Jimmy Weinstein took things personally but managed not to personalize them. Let me explain. Ham Fish and I came to The Nation (as publisher and editor) in the late ’70s, not long after Jimmy had founded In These Times. Weinstein famously used to complain that when he started In These Times he thought he would be an editor, but he soon discovered that what he really had to be was a beggar. Regarding The Nation, he had an additional complaint. When he discovered that two or three of his friends who had given In These Times a modest sum had signed on to give The Nation $50,000 each, he told Alexander Cockburn, who was then writing the “Press Clips” column for the Village Voice, that The Nation had the ability to raise that kind of money and he didn’t for two reasons: First, The Nation was an institution, more than a hundred years old, and second, “Hamilton Fish the fourth [actually the fifth] is the publisher. A ruling class WASP. He goes to my Jewish friends for money and they shell out for him. If I go, I’m just one of the boys. I’m only worth $1,000 and he’s worth $50,000.”
Of course Jimmy was more than “one of the boys.” A couple of other late ’70s start-ups – Dave Dellinger’s Seven Days, which aspired to be a radical Time, and Tom Morgan’s Politicks, which was more center-liberal than radical – are no longer with us. But Jimmy, an idealist with no illusions, was indefatigable. In the summer of 1982 he told me that if he didn’t raise the requisite money by the end of year, he might have to shut down the paper, and he sent out a mailing telling his friends “Without your help, we will join Braniff, the A&P and International Harvester on the dustheap of the Reagan recession.” The Nation ran a front-page editorial reporting his message and a few days later he was on the phone: “It worked! We just got a check for $10,000.”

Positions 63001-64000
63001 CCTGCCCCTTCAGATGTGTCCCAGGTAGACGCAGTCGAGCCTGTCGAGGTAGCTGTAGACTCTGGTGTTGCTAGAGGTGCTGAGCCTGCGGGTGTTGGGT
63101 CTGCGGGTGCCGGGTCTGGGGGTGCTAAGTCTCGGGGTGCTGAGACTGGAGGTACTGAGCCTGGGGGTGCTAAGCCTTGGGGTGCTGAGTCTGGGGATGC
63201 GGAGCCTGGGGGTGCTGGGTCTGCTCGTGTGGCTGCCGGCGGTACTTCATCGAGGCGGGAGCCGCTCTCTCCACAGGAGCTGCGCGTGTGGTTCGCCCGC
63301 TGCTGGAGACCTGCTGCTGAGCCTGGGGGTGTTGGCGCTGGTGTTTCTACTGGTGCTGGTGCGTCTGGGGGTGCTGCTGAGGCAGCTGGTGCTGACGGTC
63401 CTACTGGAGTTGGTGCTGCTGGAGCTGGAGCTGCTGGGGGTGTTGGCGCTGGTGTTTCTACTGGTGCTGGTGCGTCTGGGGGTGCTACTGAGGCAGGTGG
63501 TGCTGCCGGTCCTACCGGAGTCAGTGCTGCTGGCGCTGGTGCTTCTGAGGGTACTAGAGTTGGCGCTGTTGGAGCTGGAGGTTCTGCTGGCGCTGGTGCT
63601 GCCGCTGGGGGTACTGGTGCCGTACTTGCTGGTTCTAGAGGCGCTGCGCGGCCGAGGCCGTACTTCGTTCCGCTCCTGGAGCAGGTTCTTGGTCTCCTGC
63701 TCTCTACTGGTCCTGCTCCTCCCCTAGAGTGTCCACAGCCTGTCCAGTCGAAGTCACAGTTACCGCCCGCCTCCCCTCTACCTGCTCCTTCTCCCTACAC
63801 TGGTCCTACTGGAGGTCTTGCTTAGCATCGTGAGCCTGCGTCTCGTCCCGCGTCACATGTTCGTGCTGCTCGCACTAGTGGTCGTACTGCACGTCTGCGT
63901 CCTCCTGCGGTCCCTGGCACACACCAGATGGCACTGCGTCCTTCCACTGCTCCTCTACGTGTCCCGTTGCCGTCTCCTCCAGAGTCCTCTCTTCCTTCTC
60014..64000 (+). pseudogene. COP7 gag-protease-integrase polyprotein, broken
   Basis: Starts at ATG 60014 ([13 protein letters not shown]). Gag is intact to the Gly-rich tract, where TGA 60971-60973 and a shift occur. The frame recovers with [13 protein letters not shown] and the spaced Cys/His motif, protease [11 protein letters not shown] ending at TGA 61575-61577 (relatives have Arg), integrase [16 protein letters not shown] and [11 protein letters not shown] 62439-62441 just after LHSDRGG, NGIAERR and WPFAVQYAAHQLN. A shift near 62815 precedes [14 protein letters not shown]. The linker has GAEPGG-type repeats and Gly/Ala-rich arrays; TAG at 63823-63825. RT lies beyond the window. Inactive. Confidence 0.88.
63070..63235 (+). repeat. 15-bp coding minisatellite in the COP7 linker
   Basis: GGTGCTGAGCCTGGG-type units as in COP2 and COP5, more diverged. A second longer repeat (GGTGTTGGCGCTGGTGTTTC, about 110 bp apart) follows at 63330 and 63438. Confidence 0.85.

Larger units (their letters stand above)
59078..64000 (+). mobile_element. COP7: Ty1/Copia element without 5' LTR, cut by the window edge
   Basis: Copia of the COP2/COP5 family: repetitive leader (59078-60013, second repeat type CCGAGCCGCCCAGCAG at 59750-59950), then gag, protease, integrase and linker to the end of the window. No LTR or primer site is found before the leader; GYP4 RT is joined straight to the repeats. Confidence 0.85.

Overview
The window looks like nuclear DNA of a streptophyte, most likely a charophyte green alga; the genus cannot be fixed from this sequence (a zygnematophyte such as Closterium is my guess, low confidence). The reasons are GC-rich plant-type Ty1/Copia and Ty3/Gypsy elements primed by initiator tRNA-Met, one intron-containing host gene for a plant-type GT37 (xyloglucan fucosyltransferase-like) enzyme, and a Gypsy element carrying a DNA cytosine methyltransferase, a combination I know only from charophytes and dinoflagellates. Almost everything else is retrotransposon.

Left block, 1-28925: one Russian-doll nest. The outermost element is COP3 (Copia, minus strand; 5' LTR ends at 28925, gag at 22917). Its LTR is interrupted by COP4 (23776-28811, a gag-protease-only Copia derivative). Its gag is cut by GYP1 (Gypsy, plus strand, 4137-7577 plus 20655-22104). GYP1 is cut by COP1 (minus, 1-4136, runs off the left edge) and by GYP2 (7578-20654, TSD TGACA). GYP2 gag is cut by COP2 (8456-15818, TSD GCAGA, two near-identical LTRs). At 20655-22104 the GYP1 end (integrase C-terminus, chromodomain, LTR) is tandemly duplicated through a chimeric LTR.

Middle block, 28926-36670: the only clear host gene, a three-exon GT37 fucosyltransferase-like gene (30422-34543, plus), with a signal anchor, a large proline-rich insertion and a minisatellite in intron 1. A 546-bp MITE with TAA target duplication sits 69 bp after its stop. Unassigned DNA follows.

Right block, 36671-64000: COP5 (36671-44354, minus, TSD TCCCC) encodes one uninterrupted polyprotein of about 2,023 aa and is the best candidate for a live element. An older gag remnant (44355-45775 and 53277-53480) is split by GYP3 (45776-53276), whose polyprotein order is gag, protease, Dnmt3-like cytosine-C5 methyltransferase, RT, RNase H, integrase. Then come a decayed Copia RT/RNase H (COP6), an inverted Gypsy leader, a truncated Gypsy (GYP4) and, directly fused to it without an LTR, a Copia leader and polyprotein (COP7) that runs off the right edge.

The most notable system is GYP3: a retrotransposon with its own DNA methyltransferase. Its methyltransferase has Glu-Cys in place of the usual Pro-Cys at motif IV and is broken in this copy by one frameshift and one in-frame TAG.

After he finally decided it was time to pack it in, and write another book, In These Times needed a new publisher. It didn’t surprise me that he recruited Hamilton Fish to head up the search.
In this new book, longtime organizers and movement educators Mariame Kaba and Kelly Hayes examine the political lessons of the Covid-19 pandemic and its aftermath, including the convergence of mass protest and mass formations of mutual aid. Let This Radicalize You answers the urgent question: What fuels and sustains activism and organizing when it feels like our worlds are collapsing?
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